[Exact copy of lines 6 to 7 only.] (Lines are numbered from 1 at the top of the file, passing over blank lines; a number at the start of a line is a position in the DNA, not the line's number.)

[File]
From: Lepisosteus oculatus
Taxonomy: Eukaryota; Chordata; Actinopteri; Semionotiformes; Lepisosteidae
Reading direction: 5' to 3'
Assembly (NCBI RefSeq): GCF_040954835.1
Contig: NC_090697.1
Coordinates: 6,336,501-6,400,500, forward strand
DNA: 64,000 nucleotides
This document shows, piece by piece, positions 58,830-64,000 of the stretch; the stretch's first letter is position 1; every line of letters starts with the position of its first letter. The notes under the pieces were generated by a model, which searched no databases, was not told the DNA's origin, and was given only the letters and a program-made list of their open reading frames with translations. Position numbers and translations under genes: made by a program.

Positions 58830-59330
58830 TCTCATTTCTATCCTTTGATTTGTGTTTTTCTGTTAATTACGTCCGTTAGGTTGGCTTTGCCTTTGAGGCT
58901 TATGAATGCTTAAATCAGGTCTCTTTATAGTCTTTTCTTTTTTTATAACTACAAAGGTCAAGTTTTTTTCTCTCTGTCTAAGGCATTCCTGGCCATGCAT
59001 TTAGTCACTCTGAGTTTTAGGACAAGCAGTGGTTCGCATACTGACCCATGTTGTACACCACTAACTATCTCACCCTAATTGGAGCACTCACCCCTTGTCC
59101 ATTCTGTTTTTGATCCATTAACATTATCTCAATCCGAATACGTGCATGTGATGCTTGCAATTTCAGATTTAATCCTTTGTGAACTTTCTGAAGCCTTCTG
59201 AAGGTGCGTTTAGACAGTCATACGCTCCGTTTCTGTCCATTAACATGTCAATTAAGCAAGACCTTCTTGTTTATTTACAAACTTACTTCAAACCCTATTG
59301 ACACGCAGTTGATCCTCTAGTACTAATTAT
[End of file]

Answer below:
Coordinates: 6,336,501-6,400,500, forward strand
DNA: 64,000 nucleotides